Basketball is a fairly simple sport, comprised of a rectangular court and a hoop at either end. The goal of the game is to have the most points at the end of the game. Each team has five players on the court at any given time.
Each quarter is 12 minutes long, totalling a 48 minute game. The game clock counts down, not up. The clock will stop for certain things, like a ball moving out of bounds (outside of the lines of the court), or for free throw shots. There is a halftime in between the 2nd and 3rd quarters.
Each team has five players on the court, but can have up to 15 players on their team (also known as a roster), and they can be substituted in for each other as the coach sees fit. However, only when the game clock stops. A player can exit the game and then return later, but must check in with the game scorers (at the scorer’s table) and with the referee before doing so.
The court is a rectangle with a hoop mounted in the middle of each short end. The usually-solid colored rectangle underneath the hoop is called “the key,” but it’s also known as “the paint.”
The end of the key opposite its hoop (aka “the top of the key”) is the free throw line. Penalty, or free throw shots, are made from here.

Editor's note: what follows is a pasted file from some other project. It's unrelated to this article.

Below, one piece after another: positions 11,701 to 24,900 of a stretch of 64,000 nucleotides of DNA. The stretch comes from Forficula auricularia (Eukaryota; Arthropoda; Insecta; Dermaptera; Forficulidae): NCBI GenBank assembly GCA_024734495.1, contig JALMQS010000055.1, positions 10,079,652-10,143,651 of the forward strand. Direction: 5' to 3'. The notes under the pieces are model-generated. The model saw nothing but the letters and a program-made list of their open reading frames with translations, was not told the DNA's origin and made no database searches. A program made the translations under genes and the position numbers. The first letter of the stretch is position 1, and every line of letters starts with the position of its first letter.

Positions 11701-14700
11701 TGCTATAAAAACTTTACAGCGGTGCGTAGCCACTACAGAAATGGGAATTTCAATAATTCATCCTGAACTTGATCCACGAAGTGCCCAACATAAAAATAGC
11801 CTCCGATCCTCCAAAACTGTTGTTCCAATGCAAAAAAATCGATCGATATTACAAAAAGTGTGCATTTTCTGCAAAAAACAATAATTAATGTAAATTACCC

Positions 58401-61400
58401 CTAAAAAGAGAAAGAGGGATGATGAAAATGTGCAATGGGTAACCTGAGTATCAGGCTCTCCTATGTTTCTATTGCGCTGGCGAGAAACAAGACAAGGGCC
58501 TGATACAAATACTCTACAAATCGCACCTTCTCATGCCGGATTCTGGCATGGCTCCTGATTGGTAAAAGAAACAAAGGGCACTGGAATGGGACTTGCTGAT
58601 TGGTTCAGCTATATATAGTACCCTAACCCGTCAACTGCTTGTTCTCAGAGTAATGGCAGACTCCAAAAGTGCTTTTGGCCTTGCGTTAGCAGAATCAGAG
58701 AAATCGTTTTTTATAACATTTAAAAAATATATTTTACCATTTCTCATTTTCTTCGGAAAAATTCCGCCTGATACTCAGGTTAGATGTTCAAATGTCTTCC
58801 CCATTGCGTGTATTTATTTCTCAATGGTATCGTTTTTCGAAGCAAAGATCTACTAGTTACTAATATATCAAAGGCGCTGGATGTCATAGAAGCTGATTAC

The half circle underneath the basket in the key is the “restricted area,” where players can only stand for three seconds before they are called for a foul. The marks on either side of the key show players where to line up on free throws. The thicker marks close to the basket are called “the blocks.”
The wider half circle that encompasses the key and the free throw line is the three-point line.
The line in the middle of the court is called the “half court line.”
The lines that border the court are called sidelines. The boundaries below the basket are also called baselines.
The act of throwing a basketball into the hoop is called a “shot,” “field goal attempt,” or “shooting the basketball.” When a player puts the ball in the hoop at the rim, that’s called a dunk (which is where the term “slam dunk” comes from, like in the GIF above). A dunk is still a shot, but a shot is not always a dunk.
Shots made from outside the three-point line are worth three points.
Shots made within the three point line during the course of play are worth two points.
Shots made from the free throw line, while shooting after a foul has been committed, are worth one point.
*Measurements are based on professional standards. This may differ from league to league.